What are different citation styles?
There are various referencing & citation styles. The two most common ones are the APA style and MLA format. APA style and MLA format can be used depending on the type of information being cited. APA is more commonly used citing sources in social sciences, business, and education. MLA is more often used for humanities subjects such as English literature or history. It all depends on what type of information you are citing.
In-text citations and full references
APA in-text citation and full referencing
The goal of APA citation citing sources is to make research more accessible by including authors, date of publication, publishing company (or journal), title or article name, volume number(s) if applicable, page numbers where information was found.
When using APA format, follow the author-date method of in-text citation. This means that the last name and year should appear in the text (Daniel, 2020). You will put a complete bibliography in the last page of your paper.
You are referring to an idea from another work but not directly quoting it or making reference altogether? If so, you only need to make a mention and just mention who wrote what when without page numbers.
Citing sources in MLA format
MLA format follows the author-page method of in-text citation. This means that you should always include the author’s last name and page number(s) from which a quotation or paraphrase came when referencing them in your paper, as well as including their full details on your Works Cited Page at the end of it. The authors’ names can appear either within parentheses following a quote or written out sentence-wise if they are referenced the first time through with no previous mention.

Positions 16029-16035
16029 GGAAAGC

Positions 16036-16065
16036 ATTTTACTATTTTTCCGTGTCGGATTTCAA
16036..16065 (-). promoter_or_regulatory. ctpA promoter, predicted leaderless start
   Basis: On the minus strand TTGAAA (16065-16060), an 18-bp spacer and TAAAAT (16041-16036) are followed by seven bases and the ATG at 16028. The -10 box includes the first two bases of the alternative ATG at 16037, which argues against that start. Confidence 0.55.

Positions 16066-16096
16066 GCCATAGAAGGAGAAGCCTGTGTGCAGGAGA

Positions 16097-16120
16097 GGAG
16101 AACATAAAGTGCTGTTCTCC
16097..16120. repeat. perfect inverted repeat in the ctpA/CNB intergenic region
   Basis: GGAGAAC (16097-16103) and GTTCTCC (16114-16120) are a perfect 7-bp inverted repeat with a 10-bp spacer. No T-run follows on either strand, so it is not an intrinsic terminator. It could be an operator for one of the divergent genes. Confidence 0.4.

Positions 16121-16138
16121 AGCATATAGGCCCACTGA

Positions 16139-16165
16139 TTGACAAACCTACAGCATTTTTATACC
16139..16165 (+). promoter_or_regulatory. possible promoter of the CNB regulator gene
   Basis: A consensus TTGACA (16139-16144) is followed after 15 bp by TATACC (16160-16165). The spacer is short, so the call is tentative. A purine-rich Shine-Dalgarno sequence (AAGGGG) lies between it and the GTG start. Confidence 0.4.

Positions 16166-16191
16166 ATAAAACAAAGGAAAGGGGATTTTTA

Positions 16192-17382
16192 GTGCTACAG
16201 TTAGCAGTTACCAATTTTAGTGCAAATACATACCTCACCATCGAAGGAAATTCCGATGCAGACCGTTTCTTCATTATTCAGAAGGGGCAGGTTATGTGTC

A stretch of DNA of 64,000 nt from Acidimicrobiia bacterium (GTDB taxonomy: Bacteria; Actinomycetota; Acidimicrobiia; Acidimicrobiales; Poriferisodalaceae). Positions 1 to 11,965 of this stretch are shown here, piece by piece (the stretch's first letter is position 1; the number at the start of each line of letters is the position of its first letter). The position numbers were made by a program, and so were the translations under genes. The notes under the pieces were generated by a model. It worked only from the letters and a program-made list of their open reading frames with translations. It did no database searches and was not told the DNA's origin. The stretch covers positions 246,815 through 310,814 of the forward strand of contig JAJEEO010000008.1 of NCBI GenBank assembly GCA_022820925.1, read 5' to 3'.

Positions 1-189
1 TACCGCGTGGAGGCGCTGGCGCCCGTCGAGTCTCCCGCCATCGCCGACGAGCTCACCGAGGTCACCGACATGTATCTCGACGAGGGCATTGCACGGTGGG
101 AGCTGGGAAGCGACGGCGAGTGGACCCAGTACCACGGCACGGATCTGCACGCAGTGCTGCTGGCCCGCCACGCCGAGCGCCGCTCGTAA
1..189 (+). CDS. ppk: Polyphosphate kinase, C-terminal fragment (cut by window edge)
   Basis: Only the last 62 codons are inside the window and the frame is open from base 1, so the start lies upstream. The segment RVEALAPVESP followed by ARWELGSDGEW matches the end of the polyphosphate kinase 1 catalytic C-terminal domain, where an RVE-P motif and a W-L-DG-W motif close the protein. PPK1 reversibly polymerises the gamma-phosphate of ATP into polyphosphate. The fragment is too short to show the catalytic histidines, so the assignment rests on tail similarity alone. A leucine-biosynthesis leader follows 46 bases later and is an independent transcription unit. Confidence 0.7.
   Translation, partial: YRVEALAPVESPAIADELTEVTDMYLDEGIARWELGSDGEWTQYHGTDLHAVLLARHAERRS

When deciding how to cite your source, start by consulting the list of core elements. These are the general pieces of information that MLA suggests including in each work Cited entry. In order for a citation to be accurate and complete, there must be a title with an author’s name followed by their date published–which is usually found on page 1 or 2 right before where it says ‘page numbers.’
Citing sources in Harvard style
The Harvard referencing style is another popular citing sources using the author-date system for in-text citations.
A citation consists of a person’s last name and year published, followed by brackets with page numbers if directly quoted within the text.
A reference list should be ordered alphabetically by the last name of the first author. Reference with no author is ordered alphabetically by their title’s significant words, not full stop and space between each letter in abbreviations for letters. If there is no discernable author, title and date are used.
How to check plagiarism
In order to check plagiarism, you will need to upload your paper to a website. These websites allow students to have their papers read by machines instead of professors to find any form of plagiarism that could be present. This is done through a process known as ‘text mining.’
Here you can start your plagiarism check now!
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In a Nutshell
A well-written and researched college or university level school research paper requires citing sources, attributing the work of others to them as appropriate, and demonstrate that you’ve done proper research in their field. Without citations, it’s impossible to tell if someone has plagiarized another person’s ideas or words (intentionally or not), and it’s also impossible to tell if sources are credible.